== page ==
Generosity is the quality and virtue of being kind and thankful. There are only a few people who rightly follow the steps of generosity and do not try to act avariciously. Therefore, a team of researchers from Shenzhen University, have been working out to find out the hormones that could trigger generosity in some men while the reason why other remains cold-hearted.
Researchers, led by Yin Wu in the experiment, were able to identify testosterone as a possible hormone in men, which makes them appear more generous when watched by others. Shenzhen University, Wayne State University, and Peking University collaborated to reach the conclusion.
The study paper, which now appears in the journal Proceedings of the Royal Society B, reports that an increased amount of testosterone shows a greater impact on the brain. They predict that it boosts the desire for men to stand out and enhance their status.
The study is contradicted by research published in the journal PLoS ONE in 2009. It proved that the administration of testosterone in men decreases their generosity and shows a significant effect on their pro-social behaviors.
Another 2016 study, found in the journal Proceedings of the National Academy of Sciences, states that spiked testosterone levels could lead to both social and antisocial behaviors, depending on the environment. At that time, they concluded it by calling the ultraism as a status display. However, a recent study states otherwise.
The new research challenges old clinical studies where men showed antisocial behavior on increased levels of testosterone. What has brought this substantial change is another story. Rubbing testosterone gel on the arms proved to be an effective way to get attention and be generous.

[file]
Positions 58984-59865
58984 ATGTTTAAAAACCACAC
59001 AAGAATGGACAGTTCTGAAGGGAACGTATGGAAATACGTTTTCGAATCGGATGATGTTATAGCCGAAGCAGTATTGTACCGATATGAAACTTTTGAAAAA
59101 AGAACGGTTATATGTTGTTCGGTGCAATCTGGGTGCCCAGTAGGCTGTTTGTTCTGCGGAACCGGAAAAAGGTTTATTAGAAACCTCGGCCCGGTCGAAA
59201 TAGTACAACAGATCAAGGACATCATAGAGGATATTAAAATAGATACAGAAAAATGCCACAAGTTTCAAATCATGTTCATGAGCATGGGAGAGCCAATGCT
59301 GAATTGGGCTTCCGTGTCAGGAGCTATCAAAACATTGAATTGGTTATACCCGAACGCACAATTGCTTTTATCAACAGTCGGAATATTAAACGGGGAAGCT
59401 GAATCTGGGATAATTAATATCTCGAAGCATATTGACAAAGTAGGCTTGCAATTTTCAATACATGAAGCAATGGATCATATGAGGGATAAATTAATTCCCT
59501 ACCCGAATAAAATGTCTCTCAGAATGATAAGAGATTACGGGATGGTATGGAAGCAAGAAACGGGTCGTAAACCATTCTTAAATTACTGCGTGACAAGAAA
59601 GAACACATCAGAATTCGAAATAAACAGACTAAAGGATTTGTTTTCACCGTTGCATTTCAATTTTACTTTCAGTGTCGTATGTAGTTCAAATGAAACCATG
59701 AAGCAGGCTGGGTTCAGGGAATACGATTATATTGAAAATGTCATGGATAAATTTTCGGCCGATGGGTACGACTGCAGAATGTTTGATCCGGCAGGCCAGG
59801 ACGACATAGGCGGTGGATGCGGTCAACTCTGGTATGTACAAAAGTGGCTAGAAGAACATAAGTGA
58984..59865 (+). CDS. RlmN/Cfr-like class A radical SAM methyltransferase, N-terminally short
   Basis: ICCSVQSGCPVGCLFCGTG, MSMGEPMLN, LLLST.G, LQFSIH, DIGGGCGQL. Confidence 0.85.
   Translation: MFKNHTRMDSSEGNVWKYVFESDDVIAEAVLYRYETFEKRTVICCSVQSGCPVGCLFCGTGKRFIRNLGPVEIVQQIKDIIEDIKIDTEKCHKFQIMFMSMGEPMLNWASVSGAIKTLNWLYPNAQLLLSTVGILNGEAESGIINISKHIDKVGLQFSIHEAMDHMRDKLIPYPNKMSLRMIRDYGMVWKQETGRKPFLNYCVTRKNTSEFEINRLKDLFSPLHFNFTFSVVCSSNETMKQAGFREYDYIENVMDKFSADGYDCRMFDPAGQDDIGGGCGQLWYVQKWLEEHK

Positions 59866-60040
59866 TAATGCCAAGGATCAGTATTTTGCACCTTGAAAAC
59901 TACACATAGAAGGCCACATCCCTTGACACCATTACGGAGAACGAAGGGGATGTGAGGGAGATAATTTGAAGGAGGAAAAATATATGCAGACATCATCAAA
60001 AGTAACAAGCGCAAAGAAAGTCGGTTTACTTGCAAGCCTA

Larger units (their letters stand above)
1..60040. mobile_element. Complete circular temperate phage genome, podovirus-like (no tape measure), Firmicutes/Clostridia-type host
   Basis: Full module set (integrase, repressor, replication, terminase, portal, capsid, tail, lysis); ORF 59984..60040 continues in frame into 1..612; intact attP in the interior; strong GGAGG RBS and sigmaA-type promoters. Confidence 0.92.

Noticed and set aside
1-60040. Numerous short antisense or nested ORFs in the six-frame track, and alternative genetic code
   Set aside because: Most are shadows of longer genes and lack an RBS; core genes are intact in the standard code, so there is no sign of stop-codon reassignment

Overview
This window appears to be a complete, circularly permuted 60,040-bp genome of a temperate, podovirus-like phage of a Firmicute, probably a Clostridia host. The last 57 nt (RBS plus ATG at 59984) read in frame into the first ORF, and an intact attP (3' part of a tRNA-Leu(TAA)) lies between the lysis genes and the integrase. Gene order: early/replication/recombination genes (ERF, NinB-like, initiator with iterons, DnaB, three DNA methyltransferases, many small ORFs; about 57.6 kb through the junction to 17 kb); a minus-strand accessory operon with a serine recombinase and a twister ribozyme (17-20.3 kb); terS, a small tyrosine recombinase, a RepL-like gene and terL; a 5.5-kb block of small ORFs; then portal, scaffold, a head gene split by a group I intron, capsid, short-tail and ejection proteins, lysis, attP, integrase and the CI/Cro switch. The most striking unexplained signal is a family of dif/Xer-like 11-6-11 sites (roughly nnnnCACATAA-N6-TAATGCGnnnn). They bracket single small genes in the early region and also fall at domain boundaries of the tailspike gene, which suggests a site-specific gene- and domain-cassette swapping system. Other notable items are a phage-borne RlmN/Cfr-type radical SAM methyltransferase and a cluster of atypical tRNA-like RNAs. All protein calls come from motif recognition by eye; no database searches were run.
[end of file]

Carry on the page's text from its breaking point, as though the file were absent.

It has been noted that the audience effect plays a critical role in donations. People tend to make greater contributions and charity when they are asked in front of others. With prior information that showed a link between testosterone and status-seeking behavior, researchers were eager to better understand the hypothesis by experimenting with young men.
Yin Wu took 140 young individuals age 18 – 25 to rub testosterone packs on the upper arm and shoulders. Without letting them know, half of them got the placebo treatment. After waiting for three long hours to let the hormone penetrate the cells, they were asked to make a donation to a well-reputed organization.
The main purpose of the setup was to see how testosterone and a group of onlookers could affect generosity. Therefore, while some of them were asked to donate privately, the rest were left to be volunteered by people.
The result was as expected. After analyzing the data, they found that the group of people, who received a massage by testosterone gel and donated in front of people, contributed most among the individuals.
Yin Wu and his team suggest that it is because the volunteers wanted to uplift their status and show themselves attractive. The reason behind this behavior lies in the effect of testosterone on the brain. It is common to find generosity as a part of improving social standing.
Testosterone raises the concern for status as it was proved when the participants tried to avoid all the possible scenarios of rejection in public. The prior researches have always been focusing on how testosterone had a risk of promoting antisocial behavior, which includes rejection in the UG and selfishness.
Yin Wu, with his new masterpiece, has made other researchers question the prior research and actual working of testosterone. However, it has been made clear that testosterone can promote both antisocial and social behaviors but depends upon their instrumental value to uplift the status.